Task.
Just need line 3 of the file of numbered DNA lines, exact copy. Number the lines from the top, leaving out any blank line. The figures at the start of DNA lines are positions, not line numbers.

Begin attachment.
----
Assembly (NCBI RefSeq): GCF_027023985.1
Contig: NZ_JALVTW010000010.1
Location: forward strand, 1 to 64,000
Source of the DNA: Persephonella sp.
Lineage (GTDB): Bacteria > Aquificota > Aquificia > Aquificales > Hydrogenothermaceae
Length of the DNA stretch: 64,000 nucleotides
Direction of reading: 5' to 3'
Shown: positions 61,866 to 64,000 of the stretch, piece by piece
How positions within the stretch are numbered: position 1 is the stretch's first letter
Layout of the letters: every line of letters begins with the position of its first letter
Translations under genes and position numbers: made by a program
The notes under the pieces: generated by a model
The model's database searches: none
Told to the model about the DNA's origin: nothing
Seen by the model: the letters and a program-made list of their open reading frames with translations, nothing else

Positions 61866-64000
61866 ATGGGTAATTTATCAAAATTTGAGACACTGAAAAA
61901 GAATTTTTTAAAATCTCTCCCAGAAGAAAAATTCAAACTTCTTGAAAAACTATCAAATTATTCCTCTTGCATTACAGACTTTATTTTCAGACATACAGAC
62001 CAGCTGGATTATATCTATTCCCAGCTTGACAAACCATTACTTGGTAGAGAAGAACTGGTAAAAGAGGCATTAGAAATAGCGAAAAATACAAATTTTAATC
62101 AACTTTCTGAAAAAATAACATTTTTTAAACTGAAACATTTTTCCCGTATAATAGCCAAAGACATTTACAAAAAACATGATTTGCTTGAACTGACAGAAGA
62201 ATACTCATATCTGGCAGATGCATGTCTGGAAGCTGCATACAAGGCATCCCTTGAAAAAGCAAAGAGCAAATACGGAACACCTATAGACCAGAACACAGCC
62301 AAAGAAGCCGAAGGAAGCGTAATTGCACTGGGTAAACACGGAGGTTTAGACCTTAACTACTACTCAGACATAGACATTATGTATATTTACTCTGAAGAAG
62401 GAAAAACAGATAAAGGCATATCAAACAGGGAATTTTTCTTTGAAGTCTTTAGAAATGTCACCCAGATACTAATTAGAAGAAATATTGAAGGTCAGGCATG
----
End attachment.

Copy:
Location: forward strand, 1 to 64,000